“I’m realizing that there are so many possibilities out there,” said Spera, “and, maybe similar to the person listening to our podcast, I’m trying to figure out what I want to do next.”

From podcast to movement building 

With its overwhelming scale and complexity, climate change is an issue that no one job or career path can solve, and part of what Spera and Lupien hope to accomplish by continuing to produce “How We Got Here” is a democratizing of what it means to contribute.

“We all have unique talents, skill sets, and voices that we can use in very specific ways to make a difference,” said Lupien.

Season one of the podcast is a testament to this, with episodes featuring the work of a wide variety of climate professionals: a forest ecologist, policy director, and clean energy professional decarbonizing the cryptocurrency industry, among others.

That is not to say there aren’t through-lines in their career paths, though. The importance of developing strong communication skills is named several times over, as is the difference that a supportive mentor can make — something Lupien has since thought of often in her own capacity as a supervisor of graduate students. Guests also share a steadfast commitment to climate action.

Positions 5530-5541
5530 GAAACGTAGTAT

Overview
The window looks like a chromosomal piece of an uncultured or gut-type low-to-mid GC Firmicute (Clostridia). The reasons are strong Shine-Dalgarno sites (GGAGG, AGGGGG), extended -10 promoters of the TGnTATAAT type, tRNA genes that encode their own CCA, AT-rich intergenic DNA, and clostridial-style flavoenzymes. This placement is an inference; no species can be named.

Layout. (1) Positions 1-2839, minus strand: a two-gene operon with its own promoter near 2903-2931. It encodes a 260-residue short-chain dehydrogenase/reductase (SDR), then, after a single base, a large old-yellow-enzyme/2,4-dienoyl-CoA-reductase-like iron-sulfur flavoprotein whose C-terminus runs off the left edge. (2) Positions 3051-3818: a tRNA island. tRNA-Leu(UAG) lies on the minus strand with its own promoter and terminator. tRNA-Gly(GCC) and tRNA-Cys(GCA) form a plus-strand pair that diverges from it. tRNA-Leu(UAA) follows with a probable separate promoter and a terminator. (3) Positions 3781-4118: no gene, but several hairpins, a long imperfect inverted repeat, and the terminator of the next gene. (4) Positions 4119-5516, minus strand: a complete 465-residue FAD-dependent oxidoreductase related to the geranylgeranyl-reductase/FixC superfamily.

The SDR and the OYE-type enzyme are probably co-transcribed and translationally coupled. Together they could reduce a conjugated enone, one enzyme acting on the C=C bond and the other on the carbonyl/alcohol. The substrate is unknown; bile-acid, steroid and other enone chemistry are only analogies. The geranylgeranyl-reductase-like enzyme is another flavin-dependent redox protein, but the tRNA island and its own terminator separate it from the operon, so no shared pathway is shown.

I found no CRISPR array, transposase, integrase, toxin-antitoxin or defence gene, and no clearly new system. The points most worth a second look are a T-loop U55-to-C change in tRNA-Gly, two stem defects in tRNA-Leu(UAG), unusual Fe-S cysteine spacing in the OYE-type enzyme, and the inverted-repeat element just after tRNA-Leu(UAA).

“Even though we see them make different decisions based on their life histories, their motivation is the same,” said Spera.

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Lupien’s cat, Tina, occasionally makes a guest appearance on the show.

Spera and Lupien are already brainstorming who they can invite on the podcast for season two, which is slated to come out this fall. Prospective guests include a venture capitalist, musician, climate justice activist, and mechanical engineer. Regardless of the lineup, though, Spera trusts she will learn just as much — if not more — as she did the first time around.

“When I feel like the world is a Dumpster fire, I get to talk to somebody about why it is worth fighting for,” she said. “My own passion gets reignited knowing that all these people are applying their skills to make the world a better place.”

“How We Got Here” can be found on Spotify and Apple Podcasts, as well as the “How We Got Here” website.

Columbia campus skyline with text Columbia Climate School Class Day 2024 - Congratulations Graduates

Congratulations to our Columbia Climate School MA in Climate & Society Class of 2024! Learn about our May 10 Class Day celebration. #ColumbiaClimate2024